American History 101.3
Part 3 of “My Life with Eighth Graders.” To read parts 1-2.5, Click HERE.
Although I’ve been in the Washington D.C. area often, and have read Dumas Malone’s work on Thomas Jefferson (well, not all six volumes), the closest I ever came to experiencing Monticello was holding a nickel. I’m not sure what the students in the group thought about the place, but I was excited to finally get there. And the buildings and grounds didn’t disappoint.
Since photographs are not allowed in the interior of Jefferson’s architectural testing ground, we more than made up for it outside, and took the first of seemingly thousands of group shots on the rear grounds (calling it the “lawn behind Jefferson’s house” doesn’t do either of them justice).
All the way from Southern California to Northern Virginia
I quickly learned that as a chaperone on this trip, one of my primary responsibilities was to keep my charges from touching the interior walls of historical buildings. It wasn’t a problem at Jamestown, since nothing there was “original,” but the issue began to gain steam at Colonial Williamsburg. By Monticello, it was a stated primary concern of the docents. Figuring that it would be better for our students to be corrected by a familiar adult than by a badge-wearing historical official, I stepped boldly into the breach.
As a former teenage slouch-meister, I was not without empathy. After all, they were somewhat sleep-deprived. But instead of being able to completely focus on the many titles in Jefferson’s (recreated) library or learning the names of the bewigged men in the formal portraits hanging on his walls, I spent most of my indoor time whispering “pssst” to the more indolent students while making “get away from the plaster” motions with my hands.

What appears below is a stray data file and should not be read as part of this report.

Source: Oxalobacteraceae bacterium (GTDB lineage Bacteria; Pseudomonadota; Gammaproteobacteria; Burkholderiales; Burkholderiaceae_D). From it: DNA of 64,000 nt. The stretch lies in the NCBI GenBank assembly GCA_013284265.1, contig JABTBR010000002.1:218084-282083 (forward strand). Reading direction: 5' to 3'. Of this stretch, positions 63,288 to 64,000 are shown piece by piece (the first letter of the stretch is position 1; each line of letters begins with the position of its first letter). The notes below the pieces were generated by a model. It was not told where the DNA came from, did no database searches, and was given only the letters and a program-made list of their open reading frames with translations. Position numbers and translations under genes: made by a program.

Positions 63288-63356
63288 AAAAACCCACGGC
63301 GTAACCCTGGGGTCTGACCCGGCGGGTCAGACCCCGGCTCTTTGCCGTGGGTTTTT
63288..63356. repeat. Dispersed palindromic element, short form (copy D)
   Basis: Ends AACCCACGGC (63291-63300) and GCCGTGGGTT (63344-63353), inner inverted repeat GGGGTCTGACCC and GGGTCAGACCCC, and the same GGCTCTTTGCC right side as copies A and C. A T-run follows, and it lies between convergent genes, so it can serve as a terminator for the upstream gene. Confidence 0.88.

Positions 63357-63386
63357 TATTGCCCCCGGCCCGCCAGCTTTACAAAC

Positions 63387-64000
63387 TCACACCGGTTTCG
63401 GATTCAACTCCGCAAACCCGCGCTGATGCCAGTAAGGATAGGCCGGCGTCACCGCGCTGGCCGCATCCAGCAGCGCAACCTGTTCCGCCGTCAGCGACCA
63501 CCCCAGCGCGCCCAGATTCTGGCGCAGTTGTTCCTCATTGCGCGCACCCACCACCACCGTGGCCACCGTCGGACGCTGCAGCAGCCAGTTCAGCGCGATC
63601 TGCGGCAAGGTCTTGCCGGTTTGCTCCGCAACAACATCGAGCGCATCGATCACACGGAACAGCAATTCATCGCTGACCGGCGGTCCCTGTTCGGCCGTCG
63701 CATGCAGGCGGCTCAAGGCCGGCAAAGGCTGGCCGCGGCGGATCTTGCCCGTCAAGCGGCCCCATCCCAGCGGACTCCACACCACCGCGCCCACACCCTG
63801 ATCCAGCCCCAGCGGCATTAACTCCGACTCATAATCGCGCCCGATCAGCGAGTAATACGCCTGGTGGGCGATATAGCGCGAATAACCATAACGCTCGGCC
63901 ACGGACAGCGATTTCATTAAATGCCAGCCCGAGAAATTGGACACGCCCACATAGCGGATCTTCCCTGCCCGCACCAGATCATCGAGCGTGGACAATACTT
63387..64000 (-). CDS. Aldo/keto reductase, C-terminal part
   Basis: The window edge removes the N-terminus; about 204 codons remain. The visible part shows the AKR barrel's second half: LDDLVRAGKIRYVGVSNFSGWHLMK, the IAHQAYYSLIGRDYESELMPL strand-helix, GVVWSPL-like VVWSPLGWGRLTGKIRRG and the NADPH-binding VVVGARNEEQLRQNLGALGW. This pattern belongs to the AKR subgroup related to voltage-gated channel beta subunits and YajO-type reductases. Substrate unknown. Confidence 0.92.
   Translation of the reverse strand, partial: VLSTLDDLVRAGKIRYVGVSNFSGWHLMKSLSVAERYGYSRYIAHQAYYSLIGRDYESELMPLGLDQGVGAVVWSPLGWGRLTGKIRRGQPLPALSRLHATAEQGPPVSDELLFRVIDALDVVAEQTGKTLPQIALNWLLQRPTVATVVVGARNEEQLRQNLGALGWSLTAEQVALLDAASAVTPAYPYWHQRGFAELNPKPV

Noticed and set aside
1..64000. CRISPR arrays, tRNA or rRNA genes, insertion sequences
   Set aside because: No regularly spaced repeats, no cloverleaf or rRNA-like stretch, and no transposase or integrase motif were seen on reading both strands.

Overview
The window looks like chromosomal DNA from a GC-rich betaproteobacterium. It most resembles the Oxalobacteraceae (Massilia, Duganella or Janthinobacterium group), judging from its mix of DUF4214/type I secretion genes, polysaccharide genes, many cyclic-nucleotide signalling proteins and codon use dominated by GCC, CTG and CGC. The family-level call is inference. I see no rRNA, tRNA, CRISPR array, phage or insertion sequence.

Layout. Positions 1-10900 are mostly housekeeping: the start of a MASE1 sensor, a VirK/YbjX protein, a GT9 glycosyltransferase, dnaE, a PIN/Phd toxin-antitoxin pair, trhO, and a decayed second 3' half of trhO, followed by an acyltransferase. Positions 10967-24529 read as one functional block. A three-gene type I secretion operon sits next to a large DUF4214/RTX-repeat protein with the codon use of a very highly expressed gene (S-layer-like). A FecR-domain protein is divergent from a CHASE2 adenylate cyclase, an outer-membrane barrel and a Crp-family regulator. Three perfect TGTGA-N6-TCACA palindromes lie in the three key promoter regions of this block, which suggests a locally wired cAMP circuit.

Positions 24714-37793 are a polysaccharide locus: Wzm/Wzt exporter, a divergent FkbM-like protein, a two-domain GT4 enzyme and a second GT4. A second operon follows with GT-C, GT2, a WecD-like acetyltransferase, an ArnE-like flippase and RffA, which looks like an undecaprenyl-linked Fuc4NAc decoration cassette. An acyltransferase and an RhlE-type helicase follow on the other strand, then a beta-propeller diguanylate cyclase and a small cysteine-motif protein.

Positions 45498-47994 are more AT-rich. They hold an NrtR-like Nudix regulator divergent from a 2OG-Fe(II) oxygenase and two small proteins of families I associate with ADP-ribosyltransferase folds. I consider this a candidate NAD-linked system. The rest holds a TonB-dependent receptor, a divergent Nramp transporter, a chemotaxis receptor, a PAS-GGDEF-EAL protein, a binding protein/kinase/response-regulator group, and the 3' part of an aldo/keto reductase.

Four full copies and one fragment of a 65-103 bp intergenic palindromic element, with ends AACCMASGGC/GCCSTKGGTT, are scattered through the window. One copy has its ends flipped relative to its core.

Emily and Me under a cloudless sky at Monticello Photo Central
My favorite design detail inside Monticello was Jefferson’s bed. Because of the way it was situated within a wall, he could roll out of one side into a sitting room, or out the other into his office. I’d love to have a commute like that. My favorite part of the grounds was the view down the ridge to the University of Virginia, the founding of which was the pride of Jefferson’s later years.
Following our visit to Monticello, it was down the hill to lunch at Michie Tavern, a roadhouse which itself dates to 1784. I applaud any eating establishment which does not shudder at the sight of 74 ravenous youths getting off a tour bus. And, for students from the OC who are more apt to recognize black-eyed peas on their iPods than on their plates, they put away a passel of poultry and pork. I’m just glad I didn’t have to keep their greasy fingers off of anything historical.
Following the meal, it was off to the Steven F. Udvar-Hazy Center for Air and Space (Part of the Smithsonian National Air & Space Museums, and located near Dulles airport). For someone who grew up during the Mercury/Gemini/Apollo days of the space race (and who used to be on the mailing list of the NASA Lawrence Livermore Labs as a pre-teen), it was a special treat. An entire wing of the center was dedicated to manned flight, from the earliest rockets through the space shuttles. The most fascinating thing in person? The size difference between the Freedom II Mercury capsule and the Space Shuttle Enterprise (both below).
The Freedom 7 II (not to be confused with the Mercury capsule which Allan Shepard rode to fame)
The Space Shuttle Enterprise (not to be confused with ANY Mercury spacecraft)
But despite being the space-kid that I am, the craft which made the biggest impact on me in person was the Enola Gay. Seeing it there was particularly poignant because I’d recently read an excerpt from a memoir by Colonel Paul W. Tibbets, Jr. — who led the bomber’s crew on August 6, 1945 — describing the mission destined to hasten the end of the war in the Pacific.
I didn’t take a photo…just stood in respectful silence. Even my daughter, who is somewhat of a WWII historian, was impressed. After a couple of minutes, we ambled off quietly together.
Next: Monuments and Memorials. Lots of ’em. Several days worth, in fact.
For Part 4, Click HERE